Ok, so I’ve made that up… however, I have started a new project which requires heavy weeding and the rearranging of a rock border.
There are old pavers to be removed and rocks replaced. It’s always rewarding to see the weeds gone and a new project evolving.
The light is dappled and I can work at my own pace under the shade of the lilac tree.
Further around the garden I can see figs ripening with the hostas looking on.
After a day’s lifting, weeding and rolling rocks into place, I’m quite pleased with the result. Cats also inspected the new garden bed!
What are your favourite plants for afternoon dappled light??
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For all you gardeners and historians – Hluboka nad Vlatovou (Hluboka Chateau on the Vltava River) – grand gardens filled with hostas, roses, peonies and zinnias. So opulent and wonderful.
Some summer inspiration for you. Happy botanics and happy gardening. Love this sunshine.
These hot pink geraniums are putting on a show this summer.
One of the first sunny gardening days / enjoy!
Garden meets seaside Sorrento. Beautiful succulents, Eco shop and recycled metals.
We have spent much time in our autumnal garden this Easter break. While last year I tried my hand at baking hot cross buns, this year I was not so adventurous.
And I was quite pleased at the result….
I had great intentions of baking a special Easter cake – a simnel cake perhaps, but all I could muster was a healthy muesli slice. Taking it into the garden for afternoon tea, I turned away for one second under the arbor to find one piece missing.
You guessed it, stolen by a cheeky chicken.
Others joined in quickly, including naughty Long John Silver, the rooster.
Must have been tasty – even Whitey cat wanted some 🙂
I hope you had a Happy Easter holiday.
Edna Walling was one of Australia’s best known landscape gardeners. Both a gardener, writing for the1920’s publication Australian Home Beautiful and an accomplished photographer, she was commissioned by many distinctive owners, including the Murdoch’s of Cruden Farm.
Last night we stayed in a cottage in the Dandenongs, one hundred kilometers from our own home on the Mount, surrounded by her signature garden features – walled gardens and sweeping stone stairways. It was a delightful stay. The cottage was charming and our hosts friendly and accommodating. The property, known as Mawarra is referred to in many publications as one of her greatest achievements.
Edna’s memoir recalls the eureka moment when she suddenly understood something fundamental about how to develop her design style. At this time stone walls as a design feature, had rarely been used in public or private.. She was to describe Mawarra as a “symphony in steps and beautiful trees” and predicted that it would “weather into greater beauty as the years went on – she was right.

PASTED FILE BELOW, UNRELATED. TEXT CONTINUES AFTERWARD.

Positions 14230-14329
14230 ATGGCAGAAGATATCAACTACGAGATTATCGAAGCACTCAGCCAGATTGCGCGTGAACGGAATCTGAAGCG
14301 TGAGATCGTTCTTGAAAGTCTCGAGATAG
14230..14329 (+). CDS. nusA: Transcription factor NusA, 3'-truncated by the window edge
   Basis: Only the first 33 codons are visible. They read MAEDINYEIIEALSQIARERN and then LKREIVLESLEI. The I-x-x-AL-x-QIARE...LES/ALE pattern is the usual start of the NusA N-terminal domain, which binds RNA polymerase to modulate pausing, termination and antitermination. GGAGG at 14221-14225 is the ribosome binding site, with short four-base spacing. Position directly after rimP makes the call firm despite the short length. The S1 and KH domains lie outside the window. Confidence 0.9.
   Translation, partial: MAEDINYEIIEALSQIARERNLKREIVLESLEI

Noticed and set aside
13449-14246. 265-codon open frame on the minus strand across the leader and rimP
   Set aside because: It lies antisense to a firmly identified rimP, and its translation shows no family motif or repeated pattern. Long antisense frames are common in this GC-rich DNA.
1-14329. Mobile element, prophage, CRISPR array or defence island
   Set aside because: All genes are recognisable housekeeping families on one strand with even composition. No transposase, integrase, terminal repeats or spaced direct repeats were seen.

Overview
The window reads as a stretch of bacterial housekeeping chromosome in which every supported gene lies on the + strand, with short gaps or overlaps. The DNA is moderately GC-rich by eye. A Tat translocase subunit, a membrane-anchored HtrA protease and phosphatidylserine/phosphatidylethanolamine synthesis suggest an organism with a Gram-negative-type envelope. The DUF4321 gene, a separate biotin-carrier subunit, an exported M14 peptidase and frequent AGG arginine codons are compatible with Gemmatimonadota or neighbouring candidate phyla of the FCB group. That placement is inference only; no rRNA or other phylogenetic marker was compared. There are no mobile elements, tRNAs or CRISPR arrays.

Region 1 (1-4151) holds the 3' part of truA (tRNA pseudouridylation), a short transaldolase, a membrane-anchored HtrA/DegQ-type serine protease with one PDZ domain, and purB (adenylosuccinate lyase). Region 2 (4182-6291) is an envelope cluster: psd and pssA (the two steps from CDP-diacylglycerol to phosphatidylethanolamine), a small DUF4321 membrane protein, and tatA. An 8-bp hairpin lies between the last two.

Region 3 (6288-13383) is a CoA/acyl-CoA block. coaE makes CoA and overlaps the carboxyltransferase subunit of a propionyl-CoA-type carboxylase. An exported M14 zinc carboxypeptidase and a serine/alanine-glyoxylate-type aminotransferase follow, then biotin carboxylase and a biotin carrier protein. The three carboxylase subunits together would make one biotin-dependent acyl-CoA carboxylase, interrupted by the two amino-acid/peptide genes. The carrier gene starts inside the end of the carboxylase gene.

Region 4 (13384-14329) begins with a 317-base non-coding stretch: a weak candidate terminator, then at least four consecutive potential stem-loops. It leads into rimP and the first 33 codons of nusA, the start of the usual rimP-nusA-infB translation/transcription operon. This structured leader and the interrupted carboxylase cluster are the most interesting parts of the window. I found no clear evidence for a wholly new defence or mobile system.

(Harding, Sue. The Unusual Life of Edna Walling, 2005, Allen & Unwin, 72-3.)
She also incorporated sundials, rock gardens, garden seats, sculptures and garden rooms, to name but a few.
The beauty of the surroundings is enhanced by her garden features.
a delicate, pink clematis
It was the stone walks which captured my interest as well as the stone steps which meandered throughout the property.
We both enjoyed this quiet and distinctive retreat. It made us appreciate what we also have in our garden – own own stone walls, garden rooms and flowering specimens.
A wonderful experience and what a historic garden to wake up to each morning – a sheer pleasure.
As any one with a large (or even not so large) garden knows, there are always jobs to do: extensive seasonal tasks like pruning and planting as well as weekend jobs such as raking and weeding. With so many tasks we are often left with little time and energy to simply sit and contemplate our efforts let alone the stillness and solace a garden can bring. So today, after we finished the mowing (well, Colin actually did that), the raking and the wheelbarrowing I have decided to spend some time at the back of the block, simply sitting and contemplating.
Though quite rugged and unruly, the back of our block extends to the next street via a series of steps. Flanked by rhododendrons, emerging, acanthus it winds its way down and up the hillside.
It can be a wild old place, this bush land but the newly mowed pathways help.
These little moments of quiet in our frantic world seem few and far between. The habits of keeping busy, keeping time and keeping track suffuse those little moments when we allow ourselves to stop, sit and listen to the rustling of the leaves in the breeze, chirping of the birds and the buzz of the insects. That’s what I’m doing now sitting on these old chairs. Join me for the outlook.
Here on the Mount it can be up to seven degrees cooler than in the city. The cool weather and the altitude can also impede our time outside. In my first few years here I used to garden in mid July wearing two pairs of gloves and two pairs of socks – on my feet, that is! By the time Spring came along I could sit back and enjoy my hard work. Some of those rewards are still evident in this cold climate garden.
The first iris of the season
The clematis searching for sun
Sitting here in the sun, I am reminded that the garden offers us such peace if we allow it to show us how to slow down and discover what it wants to tell us. How does the garden speak to you?
Share your gardening comments with me, I’d like to read your thoughts and suggestions for utilising both tasks and down time in the garden.